Le 26-janv.-07, à 15:13, Mark Peaty a écrit :

>  Bruno:
>  " 4) Mark Peaty wrote (to Brent):
>
>> As I say, the essence of evil is the act of treating other persons as 
>> things.
>
>  I so agree with you. And then, with Church thesis (less than comp, 
> thus) you can understand the reason why even some (relative) machine 
> and some (relative) numbers should not be confused with any of their 
> third person description. "
>
>  MP: There is too much packed in this for me to be clear of the scope.
>  For example: by 'machine' do you mean, generically, any hypothetical 
> self-referencing, sufficiently complex device - or virtual emulation 
> of such - smart enough to think it knows who it is?
>  and
>  Which numbers have anything BUT a third person description?


I can explain (see UDA) why if you assume comp, numbers get private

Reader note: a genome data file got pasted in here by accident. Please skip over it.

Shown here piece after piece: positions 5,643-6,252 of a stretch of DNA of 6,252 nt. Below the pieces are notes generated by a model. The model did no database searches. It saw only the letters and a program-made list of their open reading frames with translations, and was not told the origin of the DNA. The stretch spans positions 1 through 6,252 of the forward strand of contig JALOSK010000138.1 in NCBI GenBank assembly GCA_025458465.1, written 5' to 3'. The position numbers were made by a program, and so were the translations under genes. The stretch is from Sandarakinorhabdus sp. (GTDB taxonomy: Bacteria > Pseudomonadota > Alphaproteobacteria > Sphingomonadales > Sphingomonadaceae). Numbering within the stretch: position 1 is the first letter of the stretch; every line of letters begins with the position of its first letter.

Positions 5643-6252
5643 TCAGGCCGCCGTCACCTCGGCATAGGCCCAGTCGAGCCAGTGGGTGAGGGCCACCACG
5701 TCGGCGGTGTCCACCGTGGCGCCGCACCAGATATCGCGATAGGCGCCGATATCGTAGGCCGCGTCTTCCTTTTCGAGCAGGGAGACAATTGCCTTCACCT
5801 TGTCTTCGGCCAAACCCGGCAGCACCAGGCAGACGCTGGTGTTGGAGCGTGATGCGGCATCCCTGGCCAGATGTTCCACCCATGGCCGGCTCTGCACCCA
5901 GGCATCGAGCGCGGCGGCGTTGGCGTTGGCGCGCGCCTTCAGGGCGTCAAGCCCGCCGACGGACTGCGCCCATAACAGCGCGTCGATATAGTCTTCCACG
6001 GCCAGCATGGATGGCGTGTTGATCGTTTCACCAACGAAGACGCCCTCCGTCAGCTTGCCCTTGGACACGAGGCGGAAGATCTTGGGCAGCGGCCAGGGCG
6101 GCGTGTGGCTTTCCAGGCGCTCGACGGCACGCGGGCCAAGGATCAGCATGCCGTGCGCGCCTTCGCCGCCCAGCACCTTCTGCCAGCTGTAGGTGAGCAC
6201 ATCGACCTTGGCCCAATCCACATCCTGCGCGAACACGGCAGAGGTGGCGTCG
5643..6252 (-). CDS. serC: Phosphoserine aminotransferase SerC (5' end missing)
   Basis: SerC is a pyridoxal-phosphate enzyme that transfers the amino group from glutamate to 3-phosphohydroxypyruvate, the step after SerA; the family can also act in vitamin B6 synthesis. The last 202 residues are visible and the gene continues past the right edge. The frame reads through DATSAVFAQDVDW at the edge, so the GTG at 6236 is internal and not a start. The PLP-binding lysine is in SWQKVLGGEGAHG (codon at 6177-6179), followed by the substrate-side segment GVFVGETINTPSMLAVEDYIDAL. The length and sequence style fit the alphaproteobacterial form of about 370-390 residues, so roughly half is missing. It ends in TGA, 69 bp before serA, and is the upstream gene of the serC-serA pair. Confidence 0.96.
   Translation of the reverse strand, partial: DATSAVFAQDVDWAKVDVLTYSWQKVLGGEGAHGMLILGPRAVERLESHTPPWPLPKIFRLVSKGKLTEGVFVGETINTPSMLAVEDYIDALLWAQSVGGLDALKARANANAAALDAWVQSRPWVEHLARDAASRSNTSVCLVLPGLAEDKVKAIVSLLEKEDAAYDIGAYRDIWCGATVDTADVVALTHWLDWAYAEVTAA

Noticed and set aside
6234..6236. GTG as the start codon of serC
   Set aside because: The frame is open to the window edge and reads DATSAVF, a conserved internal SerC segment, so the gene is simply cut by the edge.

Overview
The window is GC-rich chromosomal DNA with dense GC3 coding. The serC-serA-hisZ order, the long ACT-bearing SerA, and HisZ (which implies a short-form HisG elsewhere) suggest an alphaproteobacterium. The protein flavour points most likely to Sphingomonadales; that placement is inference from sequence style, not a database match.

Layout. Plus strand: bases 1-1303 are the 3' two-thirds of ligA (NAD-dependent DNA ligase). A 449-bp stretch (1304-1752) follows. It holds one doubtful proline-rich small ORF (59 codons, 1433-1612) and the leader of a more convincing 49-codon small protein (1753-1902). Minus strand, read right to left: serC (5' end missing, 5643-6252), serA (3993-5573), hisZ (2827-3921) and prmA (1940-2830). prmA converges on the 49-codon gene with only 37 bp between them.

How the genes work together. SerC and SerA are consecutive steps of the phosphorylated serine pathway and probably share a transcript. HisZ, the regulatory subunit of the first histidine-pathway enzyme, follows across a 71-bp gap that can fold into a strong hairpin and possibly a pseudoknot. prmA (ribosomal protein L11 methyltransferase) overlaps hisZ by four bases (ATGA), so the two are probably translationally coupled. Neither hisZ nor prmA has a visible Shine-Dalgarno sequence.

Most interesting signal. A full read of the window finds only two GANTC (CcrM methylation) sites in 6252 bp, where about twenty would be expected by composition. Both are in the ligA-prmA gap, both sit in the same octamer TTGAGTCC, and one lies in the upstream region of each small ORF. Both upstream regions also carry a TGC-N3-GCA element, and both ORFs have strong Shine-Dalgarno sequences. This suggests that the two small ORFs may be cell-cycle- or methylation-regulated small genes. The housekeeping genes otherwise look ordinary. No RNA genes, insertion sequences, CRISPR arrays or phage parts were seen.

first person relation with respect to other numbers or with unameable, 
from their point of view, set of numbers. I have to use the Wi and Fi 
to explain this. I do identify machine and their godel numbers (or any 
finite description of the machine) at some point.





>  I am of course very ignorant about higher mathematics, so the way I 
> use words is that a number is a mathematical object that has/is a [or 
> of a] particular value. I guess that means that a number, for me 
> anyway, is a thing not a process. People use processes to generate, 
> define and compare numbers. These processes are to mathematica what 
> verbs, adverbs, adjectives, complex nouns and all the phrases [noun 
> phr, adjectival phr, etc.] are to natural languages. Because of the 
> precise specifications required for such mathematical processes, which 
> I suppose means their algorithmic qualities, many of them are 
> mathematical objects in their own right,

All right.



> so they do what they do and not anything else.


Universal machine can mirror all machine, and nobody can built a theory 
predicting, for any of their inputs, what they will or can do.






>
>  Bruno [quote continued]:
>>
>
>  Do you agree that those who believe in a primitive physical universe 
> could be deluded in the same manner than those who believe in some